While video games have been shown to benefit certain cognitive systems, findings from a new study suggest gaming may actually be harmful for certain patients.
The study, published in Molecular Psychiatry, found video games can be beneficial or detrimental to the hippocampal system depending on the navigation strategy that a person employs and the genre of the game.
After initially finding that habitual players of action games have less grey matter in their hippocampus, the authors subsequently undertook two longitudinal studies to establish causality among almost 100 people in Canada. They found first-person shooting games reduce grey matter within the hippocampus in participants using non-spatial memory strategies, while participants who used hippocampus-dependent spatial strategies showed increased grey matter in the hippocampus after training.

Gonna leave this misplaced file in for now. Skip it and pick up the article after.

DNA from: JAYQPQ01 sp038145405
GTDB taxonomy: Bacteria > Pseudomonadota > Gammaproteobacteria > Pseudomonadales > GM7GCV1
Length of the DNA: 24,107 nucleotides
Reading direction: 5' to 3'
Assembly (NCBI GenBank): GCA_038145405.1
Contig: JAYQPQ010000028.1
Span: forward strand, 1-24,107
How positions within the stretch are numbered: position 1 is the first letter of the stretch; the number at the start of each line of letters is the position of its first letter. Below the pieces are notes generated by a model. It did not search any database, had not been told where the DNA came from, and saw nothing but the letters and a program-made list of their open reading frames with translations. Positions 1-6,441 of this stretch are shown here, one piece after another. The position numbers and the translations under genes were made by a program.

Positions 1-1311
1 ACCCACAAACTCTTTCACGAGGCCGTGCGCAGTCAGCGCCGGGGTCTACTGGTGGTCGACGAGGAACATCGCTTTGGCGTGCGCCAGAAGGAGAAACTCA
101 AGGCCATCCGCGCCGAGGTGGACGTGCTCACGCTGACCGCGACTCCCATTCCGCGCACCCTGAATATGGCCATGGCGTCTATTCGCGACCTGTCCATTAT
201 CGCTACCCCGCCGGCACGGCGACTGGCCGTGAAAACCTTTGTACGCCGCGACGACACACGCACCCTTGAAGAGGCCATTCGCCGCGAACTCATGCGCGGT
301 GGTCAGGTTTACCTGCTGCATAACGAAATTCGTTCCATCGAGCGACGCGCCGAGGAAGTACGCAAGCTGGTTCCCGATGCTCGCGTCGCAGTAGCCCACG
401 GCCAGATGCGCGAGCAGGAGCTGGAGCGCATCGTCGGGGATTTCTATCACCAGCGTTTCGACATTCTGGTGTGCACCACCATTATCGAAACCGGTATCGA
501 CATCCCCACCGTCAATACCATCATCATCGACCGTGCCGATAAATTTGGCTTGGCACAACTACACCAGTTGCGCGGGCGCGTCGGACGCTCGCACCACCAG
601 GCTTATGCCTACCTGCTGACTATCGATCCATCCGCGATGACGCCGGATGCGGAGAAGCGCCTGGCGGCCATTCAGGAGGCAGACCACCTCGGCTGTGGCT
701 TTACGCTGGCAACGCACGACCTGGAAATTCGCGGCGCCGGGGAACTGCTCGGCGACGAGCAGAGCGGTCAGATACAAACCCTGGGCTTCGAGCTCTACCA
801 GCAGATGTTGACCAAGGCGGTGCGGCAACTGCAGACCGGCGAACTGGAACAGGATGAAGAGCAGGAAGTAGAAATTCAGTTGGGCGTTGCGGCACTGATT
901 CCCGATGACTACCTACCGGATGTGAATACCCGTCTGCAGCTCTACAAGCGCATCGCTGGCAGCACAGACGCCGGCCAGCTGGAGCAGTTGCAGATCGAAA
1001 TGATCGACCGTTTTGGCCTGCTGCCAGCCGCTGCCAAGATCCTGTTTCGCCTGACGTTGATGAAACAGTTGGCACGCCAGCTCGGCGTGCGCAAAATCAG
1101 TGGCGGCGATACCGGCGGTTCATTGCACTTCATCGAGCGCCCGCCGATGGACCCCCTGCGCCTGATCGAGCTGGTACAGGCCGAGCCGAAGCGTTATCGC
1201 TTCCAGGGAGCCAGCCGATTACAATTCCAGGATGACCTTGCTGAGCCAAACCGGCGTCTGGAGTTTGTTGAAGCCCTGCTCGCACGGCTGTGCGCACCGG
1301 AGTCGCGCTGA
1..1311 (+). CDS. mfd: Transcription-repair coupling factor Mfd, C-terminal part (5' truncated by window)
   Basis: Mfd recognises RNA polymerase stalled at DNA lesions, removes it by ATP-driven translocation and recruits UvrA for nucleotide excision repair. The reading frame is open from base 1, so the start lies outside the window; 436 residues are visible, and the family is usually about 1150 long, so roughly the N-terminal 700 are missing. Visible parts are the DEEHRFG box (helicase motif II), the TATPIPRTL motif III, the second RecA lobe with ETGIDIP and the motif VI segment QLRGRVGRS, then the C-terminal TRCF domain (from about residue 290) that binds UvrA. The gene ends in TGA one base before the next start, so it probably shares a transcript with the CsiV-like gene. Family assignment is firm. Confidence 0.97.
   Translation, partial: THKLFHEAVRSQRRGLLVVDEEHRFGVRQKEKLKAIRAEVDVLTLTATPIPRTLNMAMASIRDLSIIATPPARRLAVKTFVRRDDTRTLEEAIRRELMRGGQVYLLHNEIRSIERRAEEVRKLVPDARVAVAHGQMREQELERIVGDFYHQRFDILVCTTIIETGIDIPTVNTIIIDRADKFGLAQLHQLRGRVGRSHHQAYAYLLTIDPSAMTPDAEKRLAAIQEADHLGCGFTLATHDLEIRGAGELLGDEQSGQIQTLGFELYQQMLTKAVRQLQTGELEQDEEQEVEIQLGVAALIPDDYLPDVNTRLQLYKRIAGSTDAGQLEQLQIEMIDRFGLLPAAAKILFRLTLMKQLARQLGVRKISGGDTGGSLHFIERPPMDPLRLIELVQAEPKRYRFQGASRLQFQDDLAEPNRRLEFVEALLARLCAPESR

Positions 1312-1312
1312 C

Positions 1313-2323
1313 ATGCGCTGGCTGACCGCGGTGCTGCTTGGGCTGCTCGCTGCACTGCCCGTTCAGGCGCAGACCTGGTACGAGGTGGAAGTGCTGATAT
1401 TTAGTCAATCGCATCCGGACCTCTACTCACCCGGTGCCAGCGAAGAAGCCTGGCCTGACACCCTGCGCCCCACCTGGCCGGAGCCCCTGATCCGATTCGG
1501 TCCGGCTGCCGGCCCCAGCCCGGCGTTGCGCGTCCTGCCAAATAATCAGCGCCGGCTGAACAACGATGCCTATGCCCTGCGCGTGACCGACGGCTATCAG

The authors said as patients with Parkinson’s disease who also present with dementia, and patients with Alzheimer’s disease, schizophrenia, depression, and post-traumatic stress disorder have lower grey matter in the hippocampus, it would therefore not be advised to provide these patients with action video game training based treatments. “In contrast, patients with Parkinson’s disease without dementia do display dysfunction in the basal ganglia, and may benefit from action video game training,” the authors said.